People often view high cholesterol as a condition that only affects adults. However, high cholesterol levels can also cause problems in children, including heart disease and even stroke.
Cholesterol is a fatty substance that comes from a person’s liver. It is also present in certain food products. The body uses cholesterol in the production of cells, vitamins, and hormones.
However, high levels of cholesterol can cause issues for people of all ages.
There are two main forms of cholesterol. The first, low-density lipoprotein (LDL) cholesterol — which doctors refer to as “bad” cholesterol, can build up on artery walls, which may cause blockages.
The other primary type, high-density lipoprotein (HDL) cholesterol, which is called “good” cholesterol, helps carry LDL cholesterol away from the arteries.
It is important that all individuals ensure they have healthy cholesterol levels. This article explores what leads to high cholesterol in children, its symptoms, and the treatment options.
According to the American Heart Association (AHA), 1 in 5 adolescents are affected by high cholesterol.
The following table includes information from the AHA regarding levels of cholesterol in children and adolescents aged 0–19 years.
Health experts measure cholesterol levels in the blood using milligrams per deciliter (mg/dl).
|Type of cholesterol||Acceptable levels (mg/dl)||Borderline levels (mg/dl)||Abnormal levels (mg/dl)|
The National Heart, Lung, and Blood Institute (NHLBI) notes that children
- a family history of early heart disease, which is 55 years or younger for males and 65 years or younger for females
- having a parent with high cholesterol
Additionally, the NHLBI recommends that a child have their cholesterol levels tested between the ages of 9–11 years. They should then undergo a cholesterol screening every 5 years or sooner, depending on certain risk factors.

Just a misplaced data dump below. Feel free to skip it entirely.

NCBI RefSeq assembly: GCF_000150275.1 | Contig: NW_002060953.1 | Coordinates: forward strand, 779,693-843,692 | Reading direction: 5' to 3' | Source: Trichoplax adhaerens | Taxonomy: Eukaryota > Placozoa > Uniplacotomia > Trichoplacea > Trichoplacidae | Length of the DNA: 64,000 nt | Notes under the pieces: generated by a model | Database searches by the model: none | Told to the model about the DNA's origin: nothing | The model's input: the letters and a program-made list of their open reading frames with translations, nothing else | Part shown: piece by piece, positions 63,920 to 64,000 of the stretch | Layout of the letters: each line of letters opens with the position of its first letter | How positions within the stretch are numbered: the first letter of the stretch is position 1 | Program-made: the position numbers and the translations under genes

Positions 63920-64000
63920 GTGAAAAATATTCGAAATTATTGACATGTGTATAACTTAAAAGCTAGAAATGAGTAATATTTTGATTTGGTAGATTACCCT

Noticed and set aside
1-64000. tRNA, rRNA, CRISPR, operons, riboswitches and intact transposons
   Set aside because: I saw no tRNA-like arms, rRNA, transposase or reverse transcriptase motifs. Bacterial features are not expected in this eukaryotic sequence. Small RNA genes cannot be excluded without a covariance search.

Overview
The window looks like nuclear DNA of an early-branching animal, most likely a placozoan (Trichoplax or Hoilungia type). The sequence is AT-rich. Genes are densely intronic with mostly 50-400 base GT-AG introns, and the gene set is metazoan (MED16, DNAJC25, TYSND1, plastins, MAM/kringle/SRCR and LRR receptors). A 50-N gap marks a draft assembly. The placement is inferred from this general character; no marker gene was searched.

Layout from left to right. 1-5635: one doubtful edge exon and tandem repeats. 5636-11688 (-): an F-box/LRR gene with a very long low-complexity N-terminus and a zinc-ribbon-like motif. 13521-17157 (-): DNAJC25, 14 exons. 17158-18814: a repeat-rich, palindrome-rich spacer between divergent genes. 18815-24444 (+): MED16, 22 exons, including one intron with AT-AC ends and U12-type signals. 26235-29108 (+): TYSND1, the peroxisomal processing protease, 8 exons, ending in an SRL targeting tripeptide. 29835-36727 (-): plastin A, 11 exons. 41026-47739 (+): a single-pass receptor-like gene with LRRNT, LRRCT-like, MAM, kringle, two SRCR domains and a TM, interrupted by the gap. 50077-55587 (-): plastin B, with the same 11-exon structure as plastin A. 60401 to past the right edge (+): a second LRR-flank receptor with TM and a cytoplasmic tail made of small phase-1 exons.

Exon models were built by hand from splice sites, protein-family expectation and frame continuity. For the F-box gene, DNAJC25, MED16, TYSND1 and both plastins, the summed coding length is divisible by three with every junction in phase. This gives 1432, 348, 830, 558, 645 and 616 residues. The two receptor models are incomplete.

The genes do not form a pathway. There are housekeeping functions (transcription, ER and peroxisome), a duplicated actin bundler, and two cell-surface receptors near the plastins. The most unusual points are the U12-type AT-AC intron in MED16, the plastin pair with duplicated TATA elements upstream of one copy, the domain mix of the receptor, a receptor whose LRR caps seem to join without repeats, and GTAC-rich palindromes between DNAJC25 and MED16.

There are various reasons why a child may have high cholesterol levels, such as diet or certain health conditions.
Saturated and trans fats are types of fat in certain foods. These types of fats can cause the liver to make more cholesterol than the body requires.
If a child’s diet contains high amounts of saturated and trans fats, it can lead to high cholesterol levels.
Foods that contain saturated or trans fats include:
- high fat cheese
- high fat meats
- whole fat milk and cream
- ice cream
- palm and coconut oils
- processed goods, such as cookies, potato chips, and fried foods
To maintain a nutritious diet, the AHA recommends that a child aged 2–3 years receive a total fat intake of 30–35% from their daily calories. The organization also suggests that children aged 4–18 years receive 25-35% fat from their daily calories.
A child living with diabetes can put them at increased risk of developing high cholesterol levels.
Diabetes can cause a condition called
A 2016 study found that out of 202 children with diabetes, 26.2% had dyslipidemia. However, further research is needed to determine the frequency of the condition in children with diabetes in the United States.
Atherosclerosis is a condition in which fatty deposits, known as plaque, build up in a person’s arteries. Plaque consists of:
- fatty substances
- cellular waste
- fibrin, a clotting agent in the blood
The exact cause of atherosclerosis is unknown, although doctors believe it develops in childhood.